F1 resurrected or just more bore? The national press react to the first round of 2005
Having given away a 68-page guide to the new season last week, The Guardian gave the Australian Grand Prix ample coverage with the jubilant Renault team splashed over the front of the sports supplement. Richard Williams spared Paul Stoddart no blushes, lambasting his attempt to “embarrass the authorities into granting a wholly unwarranted exemption… he humiliated only himself.” Alan Henry picked out the significance of Rubens Barrichello’s second place for the title race.
The Independent, meanwhile, was so un-enthused about the return of Grand Prix racing to our screens that it shunted David Tremayne’s piece some 12 pages in from the back cover. Similarly, Bob MacKay’s write-up could only be found buried 16 pages in from the back cover of the Express.
In tabloid land it’s painful punchlines all over the place. “Bubbly Fisi Rome and Dry” is the Daily Star’s sterling effort, while The Mirror’s “Just Call Me Fizzychella” (champagne, you see) is just plain awful. The Sun plumped for a more abstract effort: “I see you baby… kickin that ass” being, as they explain in their opening paragraph, a reference to Renault’s advertising campaigns. The usual guy must have been off.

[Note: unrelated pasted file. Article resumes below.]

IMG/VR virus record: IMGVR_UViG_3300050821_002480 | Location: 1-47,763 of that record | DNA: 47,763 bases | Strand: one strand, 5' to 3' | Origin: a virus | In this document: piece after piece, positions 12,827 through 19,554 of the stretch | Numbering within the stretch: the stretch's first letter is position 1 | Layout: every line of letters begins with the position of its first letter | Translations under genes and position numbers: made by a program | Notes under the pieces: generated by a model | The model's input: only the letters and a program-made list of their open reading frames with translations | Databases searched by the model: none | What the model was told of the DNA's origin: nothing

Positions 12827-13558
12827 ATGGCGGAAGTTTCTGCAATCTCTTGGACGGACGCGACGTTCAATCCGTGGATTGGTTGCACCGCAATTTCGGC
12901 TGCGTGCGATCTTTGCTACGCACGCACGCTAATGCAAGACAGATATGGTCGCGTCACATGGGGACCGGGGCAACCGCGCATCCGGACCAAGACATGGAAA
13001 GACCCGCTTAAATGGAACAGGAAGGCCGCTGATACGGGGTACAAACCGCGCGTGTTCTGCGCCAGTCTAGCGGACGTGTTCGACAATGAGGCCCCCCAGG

Surprisingly, few of the compact papers leap at the opportunity to stick one into Schumacher as in days of old. “Schumacher appeared to close the door on Nick Heidfeld” tells The Sun’s Stan Piecha. “Schuey looked to have squeezed Heidfeld” says James Murray of the Daily Star. I was expecting at least one of them to have Photoshopped him into a WWI helmet.
And, perhaps having OD’d on Button-mania last year, Coulthard’s impressive fourth for Red Bull gets worthy column inches in the Mirror, Star and Sun. Writing in The Mirror, Byron Young reminds us, “this was not a result handed to him by attrition…this result was built on an inspired qualifying lap and a blistering start.”
The Daily Mail is the only one to venture an opinion on whether the new rules have worked or not. “It’s an even bigger bore than ever” laments Alan Fraser, though he offers little by way of explanation. He did pick out Martin Brundle’s delicious remark that he wanted to stop the race and ask the drivers what was wrong, but on the evidence of a single race it’s too early to write off the season just yet. Regular writer Ray Matts gives a better write-up.
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